Affect, Violence, and Sovereignty: Reading Collective Isolation in Post-Catastrophic Trauma Writings

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Date

2024

Authors

Wu, Yishu

Advisors

Rojas, Carlos

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Abstract

As the twenty-first century has entered an era of catastrophes, post-catastrophic trauma writings in world literature bear witness and give testimonies to the moments of crisis. With a comparative literary study of the post-catastrophic trauma writings and other forms of representations that respond to the 9/11 terrorism in the United States and the Covid-19 pandemic outbreaks in China, this research explores the question of how the collective traumas develop dynamic relationships with individuality and influence individuals’ mental lives affectively. In the catastrophic aftermath, the collective traumas shared by the individuals act on their interiority and form a sense of collective isolation, which means that an individual staying in a collectivity remains unconsciously isolated affects. The research will illustrate the embodiments of collective isolation at an individual level and delve into its social causes at a collective level. On an individual level, collective isolation is recognized as a traumatized subject’s sense of detachment from the chronological present, showing a dislocation with time. On a collective level, collective isolation is an exteriorization of a traumatized society by two types of violence: subjective violence and objective violence. The intensive conflicts around subjective violence directly by catastrophes may transform into invisible objective violence, which constantly and implicitly influences politics, cultures, and human affects. This research would land at the point that collectivity and individuality as two spatial concepts could be interpenetrated through affects, illustrating that the collective traumas represent dynamic relationships among violence, affects, public spheres, and the individual’s mental world.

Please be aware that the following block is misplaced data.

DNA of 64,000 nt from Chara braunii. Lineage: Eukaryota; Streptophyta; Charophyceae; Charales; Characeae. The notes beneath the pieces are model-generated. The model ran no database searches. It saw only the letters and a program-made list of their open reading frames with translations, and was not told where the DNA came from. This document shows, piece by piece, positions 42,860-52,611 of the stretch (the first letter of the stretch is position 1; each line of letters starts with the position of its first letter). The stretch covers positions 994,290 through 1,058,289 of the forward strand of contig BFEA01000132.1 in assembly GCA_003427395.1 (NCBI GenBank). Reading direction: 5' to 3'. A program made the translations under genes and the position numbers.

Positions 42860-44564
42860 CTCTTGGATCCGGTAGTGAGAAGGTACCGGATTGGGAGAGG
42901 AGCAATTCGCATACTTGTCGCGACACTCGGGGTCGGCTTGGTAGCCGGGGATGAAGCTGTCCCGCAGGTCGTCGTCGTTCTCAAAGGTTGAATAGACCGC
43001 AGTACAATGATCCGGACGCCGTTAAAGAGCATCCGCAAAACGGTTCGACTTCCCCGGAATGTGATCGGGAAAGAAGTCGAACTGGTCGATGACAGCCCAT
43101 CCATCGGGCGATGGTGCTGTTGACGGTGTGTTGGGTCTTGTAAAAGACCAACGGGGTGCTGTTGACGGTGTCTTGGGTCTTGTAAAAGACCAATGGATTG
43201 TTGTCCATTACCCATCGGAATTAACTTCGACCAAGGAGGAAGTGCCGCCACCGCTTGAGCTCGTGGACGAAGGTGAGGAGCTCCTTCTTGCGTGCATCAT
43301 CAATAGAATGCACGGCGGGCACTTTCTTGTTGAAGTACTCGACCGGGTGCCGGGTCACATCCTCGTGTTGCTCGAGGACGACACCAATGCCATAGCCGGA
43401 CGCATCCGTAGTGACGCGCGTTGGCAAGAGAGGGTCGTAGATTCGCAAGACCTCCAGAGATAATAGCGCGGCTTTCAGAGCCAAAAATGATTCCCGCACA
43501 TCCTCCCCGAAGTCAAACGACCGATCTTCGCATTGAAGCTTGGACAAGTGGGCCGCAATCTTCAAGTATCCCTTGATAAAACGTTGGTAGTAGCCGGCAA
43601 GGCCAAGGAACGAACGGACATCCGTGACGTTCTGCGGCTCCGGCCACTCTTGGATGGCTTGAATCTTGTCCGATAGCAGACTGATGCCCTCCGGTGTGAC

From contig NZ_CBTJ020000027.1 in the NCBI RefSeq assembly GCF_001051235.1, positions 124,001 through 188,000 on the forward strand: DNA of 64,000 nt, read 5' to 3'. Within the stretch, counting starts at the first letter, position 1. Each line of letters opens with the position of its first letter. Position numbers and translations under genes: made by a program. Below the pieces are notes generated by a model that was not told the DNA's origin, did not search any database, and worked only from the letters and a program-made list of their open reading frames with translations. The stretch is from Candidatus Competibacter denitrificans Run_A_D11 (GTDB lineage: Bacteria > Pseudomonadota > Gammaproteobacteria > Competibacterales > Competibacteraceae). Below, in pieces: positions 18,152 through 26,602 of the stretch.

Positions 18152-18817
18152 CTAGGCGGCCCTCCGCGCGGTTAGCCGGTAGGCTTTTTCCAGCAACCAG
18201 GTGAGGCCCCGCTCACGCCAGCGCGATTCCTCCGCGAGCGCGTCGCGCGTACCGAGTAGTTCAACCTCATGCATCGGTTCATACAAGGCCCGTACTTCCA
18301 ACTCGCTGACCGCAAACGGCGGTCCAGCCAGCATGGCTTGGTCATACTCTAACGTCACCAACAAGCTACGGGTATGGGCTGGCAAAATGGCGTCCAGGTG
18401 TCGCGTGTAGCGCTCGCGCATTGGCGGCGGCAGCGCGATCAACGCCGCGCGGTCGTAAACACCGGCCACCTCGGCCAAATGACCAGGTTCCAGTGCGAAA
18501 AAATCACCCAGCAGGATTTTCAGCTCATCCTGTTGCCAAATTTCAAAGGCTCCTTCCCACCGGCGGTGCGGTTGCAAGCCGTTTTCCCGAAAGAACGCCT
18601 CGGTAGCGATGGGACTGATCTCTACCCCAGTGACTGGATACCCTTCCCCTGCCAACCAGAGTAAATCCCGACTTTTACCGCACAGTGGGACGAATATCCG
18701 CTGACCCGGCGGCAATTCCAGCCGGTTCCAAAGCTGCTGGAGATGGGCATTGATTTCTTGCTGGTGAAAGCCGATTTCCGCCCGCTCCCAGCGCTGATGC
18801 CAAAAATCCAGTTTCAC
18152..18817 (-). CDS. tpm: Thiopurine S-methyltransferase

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Subjects

Asian studies, Asian literature, Comparative literature

Citation

Citation

Wu, Yishu (2024). Affect, Violence, and Sovereignty: Reading Collective Isolation in Post-Catastrophic Trauma Writings. Master's thesis, Duke University. Retrieved from https://hdl.handle.net/10161/31085.

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